MGNREGA since inception
Mahatma Gandhi National Rural Employment Guarantee Act (MGNREGA) was for the 1st time notified on an experimental basis in February 2006 in 200 odd districts across the country - exactly 10 years ago. The event marked a watershed in the right-based entitlement framework of the country and for the 1st time provided a legal guarantee for wage employment.
Considered as one of the biggest social welfare programmes in the world, this programme aims at generating 100 days of work in rural areas. The provisions made MGNREGA one of the best wages for work programme for rural poor and within no time, its reach was expanded to cover almost the entire country barring few 100% urban centres.
In the last 10 years, the programme has lifted lakhs of people out of poverty, though many lacunas still exist in it. The present government which initially showed little hostility towards this programme has now however hailed the decade of completion of this scheme as a cause for national pride and celebration.
As the scheme completes 10 years, a longer lifespan than most rural development schemes, it is an opportune moment to review the programme.
Success of MGNREGA :-
1. Reduced the distress in agriculture & economy due low agricultural productivity & small land-holding size thus provided them better livelihood opportunities.
2. Most of MGREGA work is directed towards building irrigation canals, tanks etc. thus provides resources base for further rural development.
3. It has reduced rural distress & intensive urban migration.
4. The provisions like work upto 5 km from home, equal wages promotes women empowerment, gender parity & directed towards backward section of society.
5. The programme has generated over 1,980 crore person-days. In the short span of 10 years that the Act has been in existence, it has generated 19.86 billion person-days of employment benefitting 276 million workers, with more than half the jobs going to women workers and almost a 3rd to members of scheduled castes and scheduled tribes.
6.It has resulted into social upliftment for all sections including SC/ST. The percentage of Scheduled Caste workers benefitted under the scheme has consistently been about 20% and of Scheduled Tribe workers has been about 17%.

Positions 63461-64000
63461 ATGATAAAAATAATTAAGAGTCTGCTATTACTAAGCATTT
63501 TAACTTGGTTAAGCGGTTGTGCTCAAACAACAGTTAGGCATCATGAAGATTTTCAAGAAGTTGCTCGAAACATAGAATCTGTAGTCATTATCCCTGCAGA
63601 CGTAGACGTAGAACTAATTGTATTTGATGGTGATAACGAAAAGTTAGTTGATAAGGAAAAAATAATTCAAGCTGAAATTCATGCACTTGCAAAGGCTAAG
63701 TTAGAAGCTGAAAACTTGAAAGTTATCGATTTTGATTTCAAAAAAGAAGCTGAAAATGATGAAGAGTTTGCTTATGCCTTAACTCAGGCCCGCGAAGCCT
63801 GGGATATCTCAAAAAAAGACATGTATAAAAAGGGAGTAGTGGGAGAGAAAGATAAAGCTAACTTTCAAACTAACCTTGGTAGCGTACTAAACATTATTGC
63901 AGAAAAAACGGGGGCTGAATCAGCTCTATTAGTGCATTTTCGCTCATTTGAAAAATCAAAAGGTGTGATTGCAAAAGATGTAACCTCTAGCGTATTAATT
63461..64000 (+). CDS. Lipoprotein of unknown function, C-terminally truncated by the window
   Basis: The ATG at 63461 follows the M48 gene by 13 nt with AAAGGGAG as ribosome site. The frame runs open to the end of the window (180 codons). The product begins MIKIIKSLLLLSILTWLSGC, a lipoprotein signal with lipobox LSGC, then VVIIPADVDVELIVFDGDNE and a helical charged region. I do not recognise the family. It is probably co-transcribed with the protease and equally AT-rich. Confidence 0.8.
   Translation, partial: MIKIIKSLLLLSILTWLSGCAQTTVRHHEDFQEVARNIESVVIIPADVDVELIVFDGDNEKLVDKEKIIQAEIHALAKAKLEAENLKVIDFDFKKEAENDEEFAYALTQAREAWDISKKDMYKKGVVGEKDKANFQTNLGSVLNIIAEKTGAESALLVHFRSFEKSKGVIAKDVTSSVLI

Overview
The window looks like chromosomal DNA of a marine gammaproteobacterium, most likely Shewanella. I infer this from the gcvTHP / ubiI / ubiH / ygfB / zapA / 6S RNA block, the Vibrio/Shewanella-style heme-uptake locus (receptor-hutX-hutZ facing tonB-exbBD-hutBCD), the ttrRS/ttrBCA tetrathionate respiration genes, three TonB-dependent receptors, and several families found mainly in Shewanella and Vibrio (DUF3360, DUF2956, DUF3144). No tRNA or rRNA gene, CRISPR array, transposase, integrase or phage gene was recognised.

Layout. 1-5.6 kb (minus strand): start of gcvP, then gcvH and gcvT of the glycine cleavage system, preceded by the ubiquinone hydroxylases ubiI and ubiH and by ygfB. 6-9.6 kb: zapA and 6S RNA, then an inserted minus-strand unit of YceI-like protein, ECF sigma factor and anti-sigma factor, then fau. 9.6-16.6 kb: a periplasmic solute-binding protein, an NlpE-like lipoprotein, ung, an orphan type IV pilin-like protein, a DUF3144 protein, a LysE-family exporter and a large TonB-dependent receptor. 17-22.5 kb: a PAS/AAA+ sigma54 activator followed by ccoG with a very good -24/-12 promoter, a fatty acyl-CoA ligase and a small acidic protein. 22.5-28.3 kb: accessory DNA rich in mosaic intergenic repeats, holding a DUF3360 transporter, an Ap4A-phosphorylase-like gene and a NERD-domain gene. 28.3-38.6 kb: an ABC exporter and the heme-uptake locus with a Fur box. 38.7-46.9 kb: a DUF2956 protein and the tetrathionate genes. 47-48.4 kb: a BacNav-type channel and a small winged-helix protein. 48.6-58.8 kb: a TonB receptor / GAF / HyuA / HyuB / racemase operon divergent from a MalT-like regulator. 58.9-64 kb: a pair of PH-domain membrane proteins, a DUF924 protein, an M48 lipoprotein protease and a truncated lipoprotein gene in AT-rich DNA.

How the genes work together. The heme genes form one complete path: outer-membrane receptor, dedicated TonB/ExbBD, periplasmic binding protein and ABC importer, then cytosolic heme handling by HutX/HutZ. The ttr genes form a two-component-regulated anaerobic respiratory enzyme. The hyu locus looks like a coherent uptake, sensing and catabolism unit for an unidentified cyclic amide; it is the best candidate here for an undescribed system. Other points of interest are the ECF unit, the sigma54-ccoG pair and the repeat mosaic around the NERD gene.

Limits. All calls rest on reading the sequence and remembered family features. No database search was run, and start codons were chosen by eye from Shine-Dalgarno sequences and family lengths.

7. The legislation has reduced distress migration in traditionally migration-intensive areas.
8. MGNREGA has played a much larger role in revitalizing the labour market in rural areas. Not only has it led to the creation of a class of workers who are using the MGNREGA as a safety net, but these workers are also able to use it as a bargaining tool for extraction of higher wages.
1.Corruption, leakages & inordinate delay of wages.
2. Uneven implementation across states.
3. The average work days generated is much less than stipulated 100 days.
4. Low funds available with the government.
5. Poor asset quality created as a part of the programme.
6. The reports have found rampant corruption and swindling of public funds which raises doubt on the amount of money spent and the scheme's claim of improving rural wages.
Though the achievements of the programme in terms of its impact on rural demand, political participation, women's empowerment and improvement in rural infrastructure are hard to quantify, these have been crucial in sustaining the demand for the programme. MGNREGA has been a strong pillar on which the foundation of rural prosperity of the last decade has been based.
MGNREGA has stood on its promise of inclusive growth, right to work and dignity of labour, which has been vindicated by the people's mandate.
The government should focus on simplification and strengthening of procedures for the effective implementation of MGNREGA. Lessons can be learnt from betterly governed States, from creating improved financial management systems to using technology-enabled banking solutions like smart cards, social audits and building grievance redressal systems. The focus should be on evaluating these experiments and drawing lessons to improve administration in the poorly governed States.
Corruption should be dealt harshly, but cutting funds to development programmes is definitely not a plausible solution. Corruption can be fought through the use of IT and community-based accountability mechanisms like social audits.
It should have an intensified focus on marginalised communities in the most backward blocks and on skill development of households that have completed 100 days (about 8% of the total). In addition, the act can be linked with the Socio-Economic Caste Census to ensure better targeting.
It is also time to review the basis for determining wage rates. But most of all, what the MGNREGA requires is consistency in political support.